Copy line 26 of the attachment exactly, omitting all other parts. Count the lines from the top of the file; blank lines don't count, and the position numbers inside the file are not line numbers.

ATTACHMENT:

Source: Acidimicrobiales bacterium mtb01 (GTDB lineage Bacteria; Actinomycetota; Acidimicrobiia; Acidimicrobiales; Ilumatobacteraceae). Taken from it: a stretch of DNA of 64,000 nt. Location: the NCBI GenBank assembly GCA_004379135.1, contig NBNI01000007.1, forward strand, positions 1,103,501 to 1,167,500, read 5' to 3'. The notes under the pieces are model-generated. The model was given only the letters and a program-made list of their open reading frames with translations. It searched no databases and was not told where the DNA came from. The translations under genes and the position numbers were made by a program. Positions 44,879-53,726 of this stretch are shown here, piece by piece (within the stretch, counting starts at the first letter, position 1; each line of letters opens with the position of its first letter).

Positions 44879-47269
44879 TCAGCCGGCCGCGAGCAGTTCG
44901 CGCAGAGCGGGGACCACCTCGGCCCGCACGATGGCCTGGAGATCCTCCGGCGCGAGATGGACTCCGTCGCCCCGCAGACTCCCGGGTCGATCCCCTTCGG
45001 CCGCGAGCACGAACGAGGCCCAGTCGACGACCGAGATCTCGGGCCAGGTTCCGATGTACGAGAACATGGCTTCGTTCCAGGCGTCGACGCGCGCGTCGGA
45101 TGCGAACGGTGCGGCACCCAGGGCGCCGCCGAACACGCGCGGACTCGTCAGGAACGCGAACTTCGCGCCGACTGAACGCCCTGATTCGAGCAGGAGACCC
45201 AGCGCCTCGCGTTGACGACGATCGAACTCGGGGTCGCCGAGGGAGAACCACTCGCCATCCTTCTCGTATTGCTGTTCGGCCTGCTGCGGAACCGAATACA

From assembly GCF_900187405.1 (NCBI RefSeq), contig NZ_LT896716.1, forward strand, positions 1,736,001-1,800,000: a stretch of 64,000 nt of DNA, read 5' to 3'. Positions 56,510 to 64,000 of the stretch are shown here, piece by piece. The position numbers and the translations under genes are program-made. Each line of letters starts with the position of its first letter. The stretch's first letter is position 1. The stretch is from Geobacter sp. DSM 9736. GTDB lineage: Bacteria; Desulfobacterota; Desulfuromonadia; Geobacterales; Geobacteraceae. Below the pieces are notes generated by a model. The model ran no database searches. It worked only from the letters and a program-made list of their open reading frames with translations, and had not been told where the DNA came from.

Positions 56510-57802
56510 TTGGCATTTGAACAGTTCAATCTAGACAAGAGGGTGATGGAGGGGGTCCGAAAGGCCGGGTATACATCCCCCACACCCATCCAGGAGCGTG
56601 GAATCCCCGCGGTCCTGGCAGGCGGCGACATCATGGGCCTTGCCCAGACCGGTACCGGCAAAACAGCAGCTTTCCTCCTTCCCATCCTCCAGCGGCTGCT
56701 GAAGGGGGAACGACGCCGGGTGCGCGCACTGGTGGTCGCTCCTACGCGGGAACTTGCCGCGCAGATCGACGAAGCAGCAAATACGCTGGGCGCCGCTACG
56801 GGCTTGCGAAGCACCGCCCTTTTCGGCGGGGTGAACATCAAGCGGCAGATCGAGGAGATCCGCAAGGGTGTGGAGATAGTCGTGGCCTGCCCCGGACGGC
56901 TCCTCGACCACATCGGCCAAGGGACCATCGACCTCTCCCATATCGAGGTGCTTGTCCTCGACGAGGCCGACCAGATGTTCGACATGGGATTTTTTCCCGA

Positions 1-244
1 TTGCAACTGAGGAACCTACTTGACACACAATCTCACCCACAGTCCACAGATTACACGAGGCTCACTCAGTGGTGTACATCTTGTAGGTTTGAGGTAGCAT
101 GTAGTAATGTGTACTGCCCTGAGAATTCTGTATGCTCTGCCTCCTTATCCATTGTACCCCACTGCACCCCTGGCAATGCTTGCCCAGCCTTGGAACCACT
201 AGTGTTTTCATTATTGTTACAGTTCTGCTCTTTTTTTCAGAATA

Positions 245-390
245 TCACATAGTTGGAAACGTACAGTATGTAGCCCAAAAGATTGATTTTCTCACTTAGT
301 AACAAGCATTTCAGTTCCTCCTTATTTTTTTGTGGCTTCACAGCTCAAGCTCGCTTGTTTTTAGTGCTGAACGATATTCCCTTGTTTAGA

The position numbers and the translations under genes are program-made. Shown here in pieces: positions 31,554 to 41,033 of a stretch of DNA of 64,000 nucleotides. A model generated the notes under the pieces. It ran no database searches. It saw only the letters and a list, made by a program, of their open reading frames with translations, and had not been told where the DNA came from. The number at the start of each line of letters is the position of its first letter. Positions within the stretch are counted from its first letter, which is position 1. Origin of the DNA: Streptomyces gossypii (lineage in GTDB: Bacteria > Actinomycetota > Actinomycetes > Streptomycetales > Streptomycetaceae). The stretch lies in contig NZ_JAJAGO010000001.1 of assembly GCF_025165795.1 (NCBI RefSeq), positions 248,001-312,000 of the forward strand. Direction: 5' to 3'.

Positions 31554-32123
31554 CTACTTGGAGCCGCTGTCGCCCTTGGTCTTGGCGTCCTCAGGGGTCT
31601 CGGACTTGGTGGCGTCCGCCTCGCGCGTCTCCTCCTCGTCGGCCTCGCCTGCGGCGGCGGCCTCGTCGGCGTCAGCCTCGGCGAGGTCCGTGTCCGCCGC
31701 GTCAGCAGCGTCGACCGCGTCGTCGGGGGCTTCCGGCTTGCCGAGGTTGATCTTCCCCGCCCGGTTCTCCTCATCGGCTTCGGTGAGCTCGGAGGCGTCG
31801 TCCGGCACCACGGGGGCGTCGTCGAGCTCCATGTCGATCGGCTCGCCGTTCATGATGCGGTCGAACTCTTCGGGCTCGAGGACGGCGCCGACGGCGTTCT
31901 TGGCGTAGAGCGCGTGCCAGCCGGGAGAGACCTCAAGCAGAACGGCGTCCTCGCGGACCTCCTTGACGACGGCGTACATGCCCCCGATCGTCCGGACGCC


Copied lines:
31701 GTCAGCAGCGTCGACCGCGTCGTCGGGGGCTTCCGGCTTGCCGAGGTTGATCTTCCCCGCCCGGTTCTCCTCATCGGCTTCGGTGAGCTCGGAGGCGTCG